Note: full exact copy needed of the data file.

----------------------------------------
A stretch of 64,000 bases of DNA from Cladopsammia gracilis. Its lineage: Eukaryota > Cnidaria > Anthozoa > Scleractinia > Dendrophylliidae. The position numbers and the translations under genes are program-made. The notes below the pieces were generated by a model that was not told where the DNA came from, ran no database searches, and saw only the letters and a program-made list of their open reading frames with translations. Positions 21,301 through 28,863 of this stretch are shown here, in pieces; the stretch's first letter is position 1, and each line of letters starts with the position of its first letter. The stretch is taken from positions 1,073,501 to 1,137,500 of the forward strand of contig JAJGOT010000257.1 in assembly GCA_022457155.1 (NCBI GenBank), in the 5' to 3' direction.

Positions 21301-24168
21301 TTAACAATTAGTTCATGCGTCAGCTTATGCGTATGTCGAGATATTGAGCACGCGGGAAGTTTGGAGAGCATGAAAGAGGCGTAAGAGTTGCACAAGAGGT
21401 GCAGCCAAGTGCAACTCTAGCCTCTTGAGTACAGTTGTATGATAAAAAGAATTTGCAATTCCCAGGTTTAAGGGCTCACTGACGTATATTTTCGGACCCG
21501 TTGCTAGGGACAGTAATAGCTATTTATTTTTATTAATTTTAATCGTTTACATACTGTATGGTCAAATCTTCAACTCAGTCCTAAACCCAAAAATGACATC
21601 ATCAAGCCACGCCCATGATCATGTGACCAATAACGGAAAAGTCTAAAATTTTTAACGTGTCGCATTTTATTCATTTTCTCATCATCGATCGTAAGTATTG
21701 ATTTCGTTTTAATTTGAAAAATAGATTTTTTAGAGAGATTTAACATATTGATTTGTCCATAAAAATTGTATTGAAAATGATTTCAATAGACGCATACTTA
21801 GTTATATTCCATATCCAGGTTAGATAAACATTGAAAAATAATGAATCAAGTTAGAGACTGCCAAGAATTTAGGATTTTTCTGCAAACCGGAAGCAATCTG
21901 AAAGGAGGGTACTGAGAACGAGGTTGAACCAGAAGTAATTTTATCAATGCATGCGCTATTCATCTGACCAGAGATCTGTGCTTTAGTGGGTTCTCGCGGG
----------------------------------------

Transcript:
A stretch of 64,000 bases of DNA from Cladopsammia gracilis. Its lineage: Eukaryota > Cnidaria > Anthozoa > Scleractinia > Dendrophylliidae. The position numbers and the translations under genes are program-made. The notes below the pieces were generated by a model that was not told where the DNA came from, ran no database searches, and saw only the letters and a program-made list of their open reading frames with translations. Positions 21,301 through 28,863 of this stretch are shown here, in pieces; the stretch's first letter is position 1, and each line of letters starts with the position of its first letter. The stretch is taken from positions 1,073,501 to 1,137,500 of the forward strand of contig JAJGOT010000257.1 in assembly GCA_022457155.1 (NCBI GenBank), in the 5' to 3' direction.

Positions 21301-24168
21301 TTAACAATTAGTTCATGCGTCAGCTTATGCGTATGTCGAGATATTGAGCACGCGGGAAGTTTGGAGAGCATGAAAGAGGCGTAAGAGTTGCACAAGAGGT
21401 GCAGCCAAGTGCAACTCTAGCCTCTTGAGTACAGTTGTATGATAAAAAGAATTTGCAATTCCCAGGTTTAAGGGCTCACTGACGTATATTTTCGGACCCG
21501 TTGCTAGGGACAGTAATAGCTATTTATTTTTATTAATTTTAATCGTTTACATACTGTATGGTCAAATCTTCAACTCAGTCCTAAACCCAAAAATGACATC
21601 ATCAAGCCACGCCCATGATCATGTGACCAATAACGGAAAAGTCTAAAATTTTTAACGTGTCGCATTTTATTCATTTTCTCATCATCGATCGTAAGTATTG
21701 ATTTCGTTTTAATTTGAAAAATAGATTTTTTAGAGAGATTTAACATATTGATTTGTCCATAAAAATTGTATTGAAAATGATTTCAATAGACGCATACTTA
21801 GTTATATTCCATATCCAGGTTAGATAAACATTGAAAAATAATGAATCAAGTTAGAGACTGCCAAGAATTTAGGATTTTTCTGCAAACCGGAAGCAATCTG
21901 AAAGGAGGGTACTGAGAACGAGGTTGAACCAGAAGTAATTTTATCAATGCATGCGCTATTCATCTGACCAGAGATCTGTGCTTTAGTGGGTTCTCGCGGG